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Crown Estates announces further tidal project sites

15 November 2012

The Crown Estates has confirmed that three organisations have secured the rights to progress with the development of tidal energy projects at sites around the UK.

OpenHydro Turbine (photo courtesy of RenewableUK)
OpenHydro Turbine (photo courtesy of RenewableUK)

The announcement of these three projects signals the continued growth in both interest in the development of marine renewables across the whole of the UK and in the variety of ways in which organisations are looking to support the needs of the industry as it continues to grow.

The sites have been awarded as a result of the fourth application window in The Crown Estate's leasing process, for projects in connection with the Scottish Government's Saltire Prize (in Scottish waters) and demonstration projects (all around the UK), which opened in April 2012.

The Isle of Wight Council has secured an Agreement for Lease for a managed testing facility, called the Solent Ocean Energy Centre, located off the south of the Isle of Wight near St. Catherine's Point. The Centre creates a new opportunity for technology developers to test tidal stream turbines, building knowledge and experience of installation, operations and maintenance. The project forms part of the Council'sEco Islandsustainability initiative.

Orkney-based Scotrenewables Tidal Power has secured an Agreement for Lease to develop a 30 MW tidal stream array at Lashy Sound, in the Orkney Islands.  This follows the company testing a 250 kW device at the European Marine Energy Centre (EMEC) in Orkney from March 2011 onwards. The Lashy Sound project will help Scotrenewables to move its technology from prototype to commercialisation.  The award follows a review by The Crown Estate of the Pentland Firth strategic area earlier this year.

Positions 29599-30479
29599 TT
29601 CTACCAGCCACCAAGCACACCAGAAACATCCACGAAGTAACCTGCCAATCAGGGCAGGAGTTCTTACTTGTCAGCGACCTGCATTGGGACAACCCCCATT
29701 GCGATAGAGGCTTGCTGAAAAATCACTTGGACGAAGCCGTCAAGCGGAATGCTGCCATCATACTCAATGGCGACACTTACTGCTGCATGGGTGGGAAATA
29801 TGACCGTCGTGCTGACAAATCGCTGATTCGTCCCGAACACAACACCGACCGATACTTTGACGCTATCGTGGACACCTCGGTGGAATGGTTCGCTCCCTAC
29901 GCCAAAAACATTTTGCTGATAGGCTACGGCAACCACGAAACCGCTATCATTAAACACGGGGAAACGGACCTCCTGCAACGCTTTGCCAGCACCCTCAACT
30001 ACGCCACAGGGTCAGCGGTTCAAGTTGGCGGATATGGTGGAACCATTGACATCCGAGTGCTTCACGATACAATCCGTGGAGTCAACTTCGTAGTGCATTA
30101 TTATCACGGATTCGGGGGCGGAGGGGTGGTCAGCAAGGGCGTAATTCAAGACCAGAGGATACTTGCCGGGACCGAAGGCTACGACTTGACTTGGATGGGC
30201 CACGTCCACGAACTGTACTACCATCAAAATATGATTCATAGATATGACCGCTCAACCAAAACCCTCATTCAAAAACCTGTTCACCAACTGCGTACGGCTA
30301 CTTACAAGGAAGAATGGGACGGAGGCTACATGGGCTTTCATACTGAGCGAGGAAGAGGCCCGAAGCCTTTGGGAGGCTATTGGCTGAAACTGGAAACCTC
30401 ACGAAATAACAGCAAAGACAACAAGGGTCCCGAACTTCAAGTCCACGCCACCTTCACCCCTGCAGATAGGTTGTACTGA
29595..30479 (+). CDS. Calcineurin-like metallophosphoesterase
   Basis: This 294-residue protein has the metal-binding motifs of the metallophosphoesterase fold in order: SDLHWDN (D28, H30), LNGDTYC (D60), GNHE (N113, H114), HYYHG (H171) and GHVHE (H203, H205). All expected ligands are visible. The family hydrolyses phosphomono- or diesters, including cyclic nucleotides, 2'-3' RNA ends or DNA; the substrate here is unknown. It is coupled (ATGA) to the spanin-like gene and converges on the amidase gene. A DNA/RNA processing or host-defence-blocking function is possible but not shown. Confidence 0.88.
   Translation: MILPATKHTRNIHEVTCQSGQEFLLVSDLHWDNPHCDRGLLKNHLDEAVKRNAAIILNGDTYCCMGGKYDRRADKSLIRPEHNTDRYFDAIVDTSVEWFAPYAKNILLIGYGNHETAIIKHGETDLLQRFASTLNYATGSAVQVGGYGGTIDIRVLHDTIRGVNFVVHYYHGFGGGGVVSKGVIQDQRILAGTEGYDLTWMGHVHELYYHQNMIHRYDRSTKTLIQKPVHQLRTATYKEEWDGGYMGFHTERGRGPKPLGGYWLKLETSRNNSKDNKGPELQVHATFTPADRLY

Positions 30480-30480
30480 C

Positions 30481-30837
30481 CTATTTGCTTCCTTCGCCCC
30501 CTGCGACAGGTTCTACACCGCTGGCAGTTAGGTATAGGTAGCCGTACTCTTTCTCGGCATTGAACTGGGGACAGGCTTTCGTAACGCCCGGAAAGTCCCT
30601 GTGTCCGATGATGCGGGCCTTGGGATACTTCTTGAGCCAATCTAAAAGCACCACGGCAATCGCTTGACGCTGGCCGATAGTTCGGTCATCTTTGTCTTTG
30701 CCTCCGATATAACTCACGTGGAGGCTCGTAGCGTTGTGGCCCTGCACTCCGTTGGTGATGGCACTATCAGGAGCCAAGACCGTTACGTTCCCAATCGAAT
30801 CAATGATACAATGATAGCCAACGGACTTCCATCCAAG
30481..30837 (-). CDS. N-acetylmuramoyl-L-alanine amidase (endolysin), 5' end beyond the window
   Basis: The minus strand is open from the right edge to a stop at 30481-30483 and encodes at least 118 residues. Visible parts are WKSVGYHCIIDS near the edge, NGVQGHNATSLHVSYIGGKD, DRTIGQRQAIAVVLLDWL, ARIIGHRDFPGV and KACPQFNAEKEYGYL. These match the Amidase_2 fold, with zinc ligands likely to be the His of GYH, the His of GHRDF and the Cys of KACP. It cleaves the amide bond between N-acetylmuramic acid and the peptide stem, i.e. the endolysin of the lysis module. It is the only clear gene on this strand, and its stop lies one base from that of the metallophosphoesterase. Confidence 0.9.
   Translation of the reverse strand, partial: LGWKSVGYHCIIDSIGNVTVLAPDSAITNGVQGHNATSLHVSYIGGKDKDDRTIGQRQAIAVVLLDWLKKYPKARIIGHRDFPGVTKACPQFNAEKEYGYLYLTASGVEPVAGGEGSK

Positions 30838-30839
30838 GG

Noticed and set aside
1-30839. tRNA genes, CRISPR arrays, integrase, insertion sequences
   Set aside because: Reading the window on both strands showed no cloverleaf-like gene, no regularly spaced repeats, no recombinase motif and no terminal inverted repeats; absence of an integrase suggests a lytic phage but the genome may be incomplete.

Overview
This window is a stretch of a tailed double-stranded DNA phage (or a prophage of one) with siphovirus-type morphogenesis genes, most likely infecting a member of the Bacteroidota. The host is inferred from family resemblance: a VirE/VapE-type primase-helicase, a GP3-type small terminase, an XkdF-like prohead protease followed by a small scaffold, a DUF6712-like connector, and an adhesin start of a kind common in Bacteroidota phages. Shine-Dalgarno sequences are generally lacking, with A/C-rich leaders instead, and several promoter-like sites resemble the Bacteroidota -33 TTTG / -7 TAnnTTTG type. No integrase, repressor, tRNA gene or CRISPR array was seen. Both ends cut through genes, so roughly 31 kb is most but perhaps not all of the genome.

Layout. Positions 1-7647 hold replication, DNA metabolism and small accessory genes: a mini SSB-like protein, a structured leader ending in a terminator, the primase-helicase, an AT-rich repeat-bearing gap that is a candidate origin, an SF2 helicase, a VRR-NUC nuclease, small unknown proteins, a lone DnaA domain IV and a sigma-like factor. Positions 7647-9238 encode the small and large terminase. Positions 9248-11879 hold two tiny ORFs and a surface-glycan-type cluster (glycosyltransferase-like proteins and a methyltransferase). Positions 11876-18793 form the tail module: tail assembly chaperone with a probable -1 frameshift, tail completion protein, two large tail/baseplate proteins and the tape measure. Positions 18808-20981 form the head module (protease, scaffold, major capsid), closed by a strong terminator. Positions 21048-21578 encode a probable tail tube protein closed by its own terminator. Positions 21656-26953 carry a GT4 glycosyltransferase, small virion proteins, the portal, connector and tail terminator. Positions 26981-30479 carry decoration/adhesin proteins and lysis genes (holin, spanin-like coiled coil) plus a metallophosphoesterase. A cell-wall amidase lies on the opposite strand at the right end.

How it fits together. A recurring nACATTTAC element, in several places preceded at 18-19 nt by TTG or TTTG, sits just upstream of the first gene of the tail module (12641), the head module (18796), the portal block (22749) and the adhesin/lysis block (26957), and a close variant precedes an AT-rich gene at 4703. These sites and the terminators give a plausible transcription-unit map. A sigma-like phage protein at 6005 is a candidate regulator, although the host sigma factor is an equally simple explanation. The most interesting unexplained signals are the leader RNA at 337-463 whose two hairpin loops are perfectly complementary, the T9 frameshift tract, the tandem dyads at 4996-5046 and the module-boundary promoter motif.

Swedish technology developer Minesto has secured a lease to deploy a quarter-scale (3 kW) prototype of its Deep Green Ocean Kite in Strangford Lough, Northern Ireland.  This follows tests of its SeaKite tidal technology in the Lough during 2011-12. The new prototype will be deployed for two years and advance Minesto's plans towards demonstration of a commercial model.  The Northern Ireland Department of the Environment has already issued a consent for the project.

These new agreements for lease will enable the developers to proceed further with their projects, consulting local stakeholders, completing survey work and preparing applications to obtain consents from the relevant authorities, including the Marine Management Organisation and Marine Scotland.  If consents are granted for the Solent Ocean Energy Centre and Lashy Sound project, The Crown Estate will be able to grant leases to enable construction and operation of the schemes.

The awards take the total number of UK wave and tidal sites under development or operation to 41.

David Krohn, wave and tidal development manager at RenewableUK said the three lease awards all signify important steps forward for the industry. "Scotrenewables is demonstrating a floating device that could fundamentally alter the cost reduction landscape, while minesto is opening up new areas for development by demonstrating that energy can be generated in lower current speeds," he says. "The Isle of Wight award shows that communities can get behind tidal projects and make a meaningful difference to the way energy is generated in the UK."

RenewableUK will be holding its annual Wave and Tidal Conference in February 2013.

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